Updated | As of Thursday afternoon, three states remain electoral toss-ups, according to Associated Press projections: New Hampshire, Michigan and Arizona. (Update: On Thursday night, the AP projected Donald Trump the winner in Arizona.) If Hillary Clinton wins the combined 31 electoral votes from those states, she will still be short of Donald Trump’s 279 votes, more than the 270 needed to win the presidency.
However, AP analyst Michael McDonald, who teaches political science at the University of Florida and runs the United States Elections Project, an election statistics website, says he is skeptical that Trump won Wisconsin, as the AP projected. If that state flips for Clinton and she wins the other toss-up states, she and Trump could be in a tie at 269 votes each.
“Maybe Clinton actually wins Wisconsin,” McDonald says. “Look, just because the media calls something does not mean that that’s actually the outcome of the election.”
There is one caveat, McDonald notes: faithless electors. It’s rare, but members of the Electoral College sometimes break their pledges about whom they planned to vote for. There have been 157 faithless electors since the founding of the Electoral College in 1787, according to the nonprofit FairVote.
But if Trump and Clinton remained tied after the Electoral College casts its ballots in December, it would be up to Congress to decide who becomes president. That scenario has played out two times, in 1800 and in 1824, according to the National Constitution Center in Philadelphia.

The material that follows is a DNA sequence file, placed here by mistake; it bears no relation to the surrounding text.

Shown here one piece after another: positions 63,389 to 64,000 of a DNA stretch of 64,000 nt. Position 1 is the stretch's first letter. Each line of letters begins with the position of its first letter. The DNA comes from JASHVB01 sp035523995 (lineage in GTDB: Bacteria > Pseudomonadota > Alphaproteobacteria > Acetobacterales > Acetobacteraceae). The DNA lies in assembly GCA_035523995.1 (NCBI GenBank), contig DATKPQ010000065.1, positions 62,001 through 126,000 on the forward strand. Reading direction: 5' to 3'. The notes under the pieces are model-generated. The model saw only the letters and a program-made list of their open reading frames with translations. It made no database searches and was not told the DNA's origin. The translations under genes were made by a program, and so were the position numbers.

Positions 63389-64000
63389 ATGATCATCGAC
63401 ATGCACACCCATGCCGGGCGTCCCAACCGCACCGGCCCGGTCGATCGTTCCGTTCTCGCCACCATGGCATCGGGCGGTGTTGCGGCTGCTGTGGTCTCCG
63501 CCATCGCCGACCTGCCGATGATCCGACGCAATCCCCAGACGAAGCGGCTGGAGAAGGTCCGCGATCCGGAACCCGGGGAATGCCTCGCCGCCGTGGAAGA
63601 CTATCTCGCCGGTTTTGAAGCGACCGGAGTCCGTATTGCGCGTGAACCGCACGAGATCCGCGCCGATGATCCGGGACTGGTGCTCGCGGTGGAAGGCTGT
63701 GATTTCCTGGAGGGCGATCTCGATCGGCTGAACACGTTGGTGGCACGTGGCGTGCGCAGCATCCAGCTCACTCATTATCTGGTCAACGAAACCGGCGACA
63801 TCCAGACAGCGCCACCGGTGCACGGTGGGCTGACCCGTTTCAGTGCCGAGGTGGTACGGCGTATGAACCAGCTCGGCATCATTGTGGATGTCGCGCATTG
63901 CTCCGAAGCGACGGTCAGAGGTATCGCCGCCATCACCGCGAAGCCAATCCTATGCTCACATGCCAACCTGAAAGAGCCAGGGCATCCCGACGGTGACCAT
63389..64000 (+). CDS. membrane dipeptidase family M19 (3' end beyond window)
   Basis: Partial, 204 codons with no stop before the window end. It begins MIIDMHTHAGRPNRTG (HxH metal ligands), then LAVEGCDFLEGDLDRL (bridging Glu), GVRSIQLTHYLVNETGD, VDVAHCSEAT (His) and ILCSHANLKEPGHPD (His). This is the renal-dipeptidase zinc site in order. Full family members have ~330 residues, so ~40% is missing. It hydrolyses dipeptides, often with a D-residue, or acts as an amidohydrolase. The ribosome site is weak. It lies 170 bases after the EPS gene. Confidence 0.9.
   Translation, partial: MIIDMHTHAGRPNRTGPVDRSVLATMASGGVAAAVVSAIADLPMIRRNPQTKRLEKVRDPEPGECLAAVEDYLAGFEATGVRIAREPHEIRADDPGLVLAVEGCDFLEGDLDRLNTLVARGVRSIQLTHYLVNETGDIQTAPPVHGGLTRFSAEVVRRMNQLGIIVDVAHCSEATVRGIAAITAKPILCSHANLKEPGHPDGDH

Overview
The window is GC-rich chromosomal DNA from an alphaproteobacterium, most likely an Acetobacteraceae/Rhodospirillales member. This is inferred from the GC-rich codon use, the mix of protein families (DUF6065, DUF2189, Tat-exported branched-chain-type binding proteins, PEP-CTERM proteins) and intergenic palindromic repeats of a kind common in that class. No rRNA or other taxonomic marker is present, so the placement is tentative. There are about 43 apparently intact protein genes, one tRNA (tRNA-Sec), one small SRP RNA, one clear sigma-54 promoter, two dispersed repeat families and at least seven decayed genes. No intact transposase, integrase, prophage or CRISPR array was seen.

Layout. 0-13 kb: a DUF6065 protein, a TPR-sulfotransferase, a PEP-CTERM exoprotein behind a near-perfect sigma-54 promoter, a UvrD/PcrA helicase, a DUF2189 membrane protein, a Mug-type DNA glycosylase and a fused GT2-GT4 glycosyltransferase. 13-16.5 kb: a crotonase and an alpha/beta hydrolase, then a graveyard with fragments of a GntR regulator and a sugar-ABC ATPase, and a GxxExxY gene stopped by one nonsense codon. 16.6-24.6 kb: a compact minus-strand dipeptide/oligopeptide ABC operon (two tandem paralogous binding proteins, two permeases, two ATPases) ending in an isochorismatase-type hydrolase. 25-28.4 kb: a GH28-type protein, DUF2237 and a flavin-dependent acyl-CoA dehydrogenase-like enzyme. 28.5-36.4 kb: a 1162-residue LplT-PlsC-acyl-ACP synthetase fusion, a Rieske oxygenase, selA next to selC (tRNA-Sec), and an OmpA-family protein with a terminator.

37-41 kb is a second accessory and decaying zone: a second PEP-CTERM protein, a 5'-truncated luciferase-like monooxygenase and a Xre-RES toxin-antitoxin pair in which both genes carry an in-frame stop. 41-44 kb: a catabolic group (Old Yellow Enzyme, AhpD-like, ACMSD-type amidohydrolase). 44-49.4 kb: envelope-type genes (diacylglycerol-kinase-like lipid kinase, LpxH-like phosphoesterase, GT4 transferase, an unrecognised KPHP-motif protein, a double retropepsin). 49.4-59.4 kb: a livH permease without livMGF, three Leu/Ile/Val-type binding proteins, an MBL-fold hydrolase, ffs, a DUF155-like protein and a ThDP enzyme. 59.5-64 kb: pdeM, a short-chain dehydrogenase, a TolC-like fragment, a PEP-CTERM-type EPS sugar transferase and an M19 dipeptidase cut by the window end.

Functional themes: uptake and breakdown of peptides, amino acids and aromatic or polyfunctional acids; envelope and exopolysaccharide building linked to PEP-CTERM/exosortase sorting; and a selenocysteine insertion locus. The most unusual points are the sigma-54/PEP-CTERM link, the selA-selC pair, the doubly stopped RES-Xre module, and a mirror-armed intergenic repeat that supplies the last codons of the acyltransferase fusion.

On Thursday, Arizona’s secretary of state reported that Trump held the lead there with 49.64 percent of the vote, compared with Clinton’s 45.3 percent, and the vote differential was 85,257, with 99.9 percent of precincts reporting. Meanwhile, the number of ballots that, as of Wednesday, had not been counted, such as early and provisional ballots, was 627,000, the secretary of state’s office tells Newsweek. “There’s enough uncertainty there that Clinton could possibly overtake Trump,” McDonald says. (According to CNN projections, Trump won the state.)
In New Hampshire, with 100 percent of precincts reporting, Clinton received 47.5 percent of the vote, compared with 47.3 percent for Trump, the Associated Press said. But a Clinton win there is not a sure thing; the difference of just 1,614 votes between the candidates could be within the margin for a candidate to request a recount. That can happen when the difference between the votes is less than 20 percent in the area to be recounted. (CNN called New Hampshire for Clinton.)
In Michigan, the secretary of state reported 47.6 percent for Trump and 47.3 percent for Clinton, with 100 percent of counties reporting—and a differential of 13,107 votes. In 2012, Michigan reported 2,675 provisional ballots, so the 2016 number could be similar. The addition of that many votes would not necessarily meet the margin of 2,000 votes or less that the state requires for an automatic recount. Still, McDonald says, “there will be some provisional ballots, and Clinton might be able to overtake the lead there.”
Then there is Wisconsin, which the AP called for Trump. McDonald is skeptical, given that the vote differential there between the candidates is only 27,257, the AP projected. The recount range there, he says, is 0.5 percent, and with enough outstanding provisional ballots, a new count could be necessary.
But Clinton conceded the race. Could she still become president? “A concession is not legally binding,” says Jeffrey Rosen, president and CEO of the National Constitution Center. He notes that Al Gore initially conceded to George W. Bush in 2000 and later retracted the concession and challenged the election results.
McDonald says Trump has most likely won the election, but more work must be done behind the scenes in those toss-up states. “They’re just making their lists and checking it twice,” he says.
This article has been updated to include information about whether a political concession is binding. It was later updated again after the Associated Press projected the outcome for Arizona, to note that projection.